Although there is no Hebrew word for martyrdom, 4th Maccabees interprets certain characters from 2nd Maccabees as being martyrs. They willingly die for their religious beliefs, and set an example for those who come after them. They live noble lives and die noble deaths by practicing self control and putting reason above emotion. Plato believed that the soul consisted of reason, courage, and desire, and that in order to be virtuous, one had to overcome desire through reason and courage. Eleazar and the 7 brothers did just that. Not only did they overcome the desire to eat swine, they overcame their emotions, and volunteered themselves for torture and death. Their mother, especially, had to fight against her emotions. She encouraged each of her sons, one by one, to live by the Law and embrace death. One of the 7 brothers offered up his limbs, declaring that they came from God, and that he would willingly lose them with the hope that God would give them back again.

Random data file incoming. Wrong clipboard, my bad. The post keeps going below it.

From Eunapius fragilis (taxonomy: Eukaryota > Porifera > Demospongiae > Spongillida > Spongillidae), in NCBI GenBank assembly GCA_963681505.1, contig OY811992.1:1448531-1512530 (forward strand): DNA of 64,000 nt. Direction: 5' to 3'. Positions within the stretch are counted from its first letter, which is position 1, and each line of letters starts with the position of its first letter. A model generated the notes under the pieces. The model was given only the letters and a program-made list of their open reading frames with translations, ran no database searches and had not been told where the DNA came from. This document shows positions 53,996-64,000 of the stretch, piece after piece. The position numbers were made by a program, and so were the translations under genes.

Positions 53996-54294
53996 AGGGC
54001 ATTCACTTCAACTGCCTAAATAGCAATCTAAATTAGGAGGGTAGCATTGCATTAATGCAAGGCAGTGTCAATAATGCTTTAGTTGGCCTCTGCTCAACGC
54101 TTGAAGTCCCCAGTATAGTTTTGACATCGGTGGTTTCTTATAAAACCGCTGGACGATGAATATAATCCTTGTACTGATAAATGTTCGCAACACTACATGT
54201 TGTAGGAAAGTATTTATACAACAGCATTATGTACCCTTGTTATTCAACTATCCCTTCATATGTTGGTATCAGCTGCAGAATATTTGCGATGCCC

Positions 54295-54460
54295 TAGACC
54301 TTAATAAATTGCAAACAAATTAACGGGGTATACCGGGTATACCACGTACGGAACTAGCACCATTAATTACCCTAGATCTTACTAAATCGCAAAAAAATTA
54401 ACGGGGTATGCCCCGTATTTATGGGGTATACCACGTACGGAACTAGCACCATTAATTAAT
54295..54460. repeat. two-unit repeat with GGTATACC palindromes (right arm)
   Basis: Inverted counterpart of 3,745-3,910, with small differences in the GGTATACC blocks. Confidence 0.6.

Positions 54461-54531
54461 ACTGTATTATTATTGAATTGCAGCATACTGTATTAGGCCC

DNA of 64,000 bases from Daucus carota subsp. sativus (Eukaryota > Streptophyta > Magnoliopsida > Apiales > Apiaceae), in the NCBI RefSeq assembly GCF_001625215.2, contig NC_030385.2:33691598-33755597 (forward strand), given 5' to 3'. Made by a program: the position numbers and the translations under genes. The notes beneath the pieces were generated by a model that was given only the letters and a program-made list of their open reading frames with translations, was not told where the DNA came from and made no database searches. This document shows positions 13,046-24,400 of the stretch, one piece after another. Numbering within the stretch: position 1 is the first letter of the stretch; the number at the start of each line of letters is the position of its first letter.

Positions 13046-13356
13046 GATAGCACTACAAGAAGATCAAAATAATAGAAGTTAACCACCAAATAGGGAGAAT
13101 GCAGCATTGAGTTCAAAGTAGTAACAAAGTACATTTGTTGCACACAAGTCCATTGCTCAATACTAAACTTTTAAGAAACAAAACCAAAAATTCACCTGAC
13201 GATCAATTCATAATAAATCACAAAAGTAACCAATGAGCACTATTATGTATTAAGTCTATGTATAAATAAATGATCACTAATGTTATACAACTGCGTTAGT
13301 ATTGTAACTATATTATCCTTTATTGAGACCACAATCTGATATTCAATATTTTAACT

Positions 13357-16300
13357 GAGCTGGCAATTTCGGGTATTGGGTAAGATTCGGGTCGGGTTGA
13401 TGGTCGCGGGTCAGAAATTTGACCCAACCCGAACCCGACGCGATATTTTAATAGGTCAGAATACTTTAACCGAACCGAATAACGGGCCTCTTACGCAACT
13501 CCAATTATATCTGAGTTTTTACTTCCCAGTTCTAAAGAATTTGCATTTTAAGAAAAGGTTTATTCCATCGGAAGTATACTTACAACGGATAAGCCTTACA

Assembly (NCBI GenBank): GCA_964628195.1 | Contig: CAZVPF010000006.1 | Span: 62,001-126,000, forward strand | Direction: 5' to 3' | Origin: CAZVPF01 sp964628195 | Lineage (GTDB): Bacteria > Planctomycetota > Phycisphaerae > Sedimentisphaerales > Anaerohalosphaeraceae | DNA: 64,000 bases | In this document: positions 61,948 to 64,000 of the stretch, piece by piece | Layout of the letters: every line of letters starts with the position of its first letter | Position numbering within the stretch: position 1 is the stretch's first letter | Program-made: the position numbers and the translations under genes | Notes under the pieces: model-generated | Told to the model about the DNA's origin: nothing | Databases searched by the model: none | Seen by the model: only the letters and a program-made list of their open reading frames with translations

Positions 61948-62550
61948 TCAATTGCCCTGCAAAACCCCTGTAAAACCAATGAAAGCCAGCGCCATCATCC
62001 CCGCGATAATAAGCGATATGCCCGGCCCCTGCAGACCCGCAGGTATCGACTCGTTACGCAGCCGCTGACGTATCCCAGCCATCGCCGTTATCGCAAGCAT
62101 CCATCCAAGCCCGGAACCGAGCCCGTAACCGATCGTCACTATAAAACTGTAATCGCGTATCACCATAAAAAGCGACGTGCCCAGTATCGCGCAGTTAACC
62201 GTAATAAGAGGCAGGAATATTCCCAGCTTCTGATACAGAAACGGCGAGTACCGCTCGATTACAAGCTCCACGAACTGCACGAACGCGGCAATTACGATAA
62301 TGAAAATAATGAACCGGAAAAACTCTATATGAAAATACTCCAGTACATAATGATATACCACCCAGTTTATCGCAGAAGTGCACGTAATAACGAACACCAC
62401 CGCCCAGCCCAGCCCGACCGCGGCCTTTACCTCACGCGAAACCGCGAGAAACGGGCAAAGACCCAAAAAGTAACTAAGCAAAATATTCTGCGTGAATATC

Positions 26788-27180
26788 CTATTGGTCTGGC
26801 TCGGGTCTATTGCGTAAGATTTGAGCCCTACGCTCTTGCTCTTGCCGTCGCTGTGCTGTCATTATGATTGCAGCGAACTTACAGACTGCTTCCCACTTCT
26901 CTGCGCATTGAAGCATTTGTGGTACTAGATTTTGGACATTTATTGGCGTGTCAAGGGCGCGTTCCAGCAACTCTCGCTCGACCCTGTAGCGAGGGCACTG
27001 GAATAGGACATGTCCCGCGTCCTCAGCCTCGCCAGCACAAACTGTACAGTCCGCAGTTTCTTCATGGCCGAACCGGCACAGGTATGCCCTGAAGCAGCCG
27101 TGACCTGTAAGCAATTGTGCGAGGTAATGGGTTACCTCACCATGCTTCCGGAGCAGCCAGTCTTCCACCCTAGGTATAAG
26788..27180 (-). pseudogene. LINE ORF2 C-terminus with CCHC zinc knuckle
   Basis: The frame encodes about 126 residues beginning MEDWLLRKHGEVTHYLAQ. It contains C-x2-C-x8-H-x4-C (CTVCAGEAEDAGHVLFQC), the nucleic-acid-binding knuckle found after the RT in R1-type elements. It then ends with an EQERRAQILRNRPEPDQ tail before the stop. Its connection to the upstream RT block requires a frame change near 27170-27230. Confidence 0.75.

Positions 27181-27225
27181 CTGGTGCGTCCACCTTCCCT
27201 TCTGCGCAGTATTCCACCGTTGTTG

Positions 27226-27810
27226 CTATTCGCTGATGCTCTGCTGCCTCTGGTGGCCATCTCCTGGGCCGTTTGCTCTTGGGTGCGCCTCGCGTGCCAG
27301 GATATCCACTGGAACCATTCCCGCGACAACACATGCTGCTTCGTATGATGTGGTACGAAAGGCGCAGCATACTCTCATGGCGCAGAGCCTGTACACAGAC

While the 7 brothers demonstrated living and dying noble deaths, they put a distinctly Jewish spin on things. Before dying, they spoke of the concepts of resurrection and restoration. While dying a noble death in the Greco Roman world simply meant willingly dying for a cause in order to set a positive example, the 7 brothers believed that they would be rewarded for their sacrifice. Their bodies would be restored to them and they would receive everlasting life, while the king would suffer for his actions. It would seem that the author of 4th Maccabees saw their deaths as a turning point for the Jewish people. By dying, they offered themselves up as a sacrifice for the Israel’s sins, and turned God’s anger to mercy. And as a result, the Jewish people won the revolt. The concept of dying to achieve victory is also found in the concept of devotio.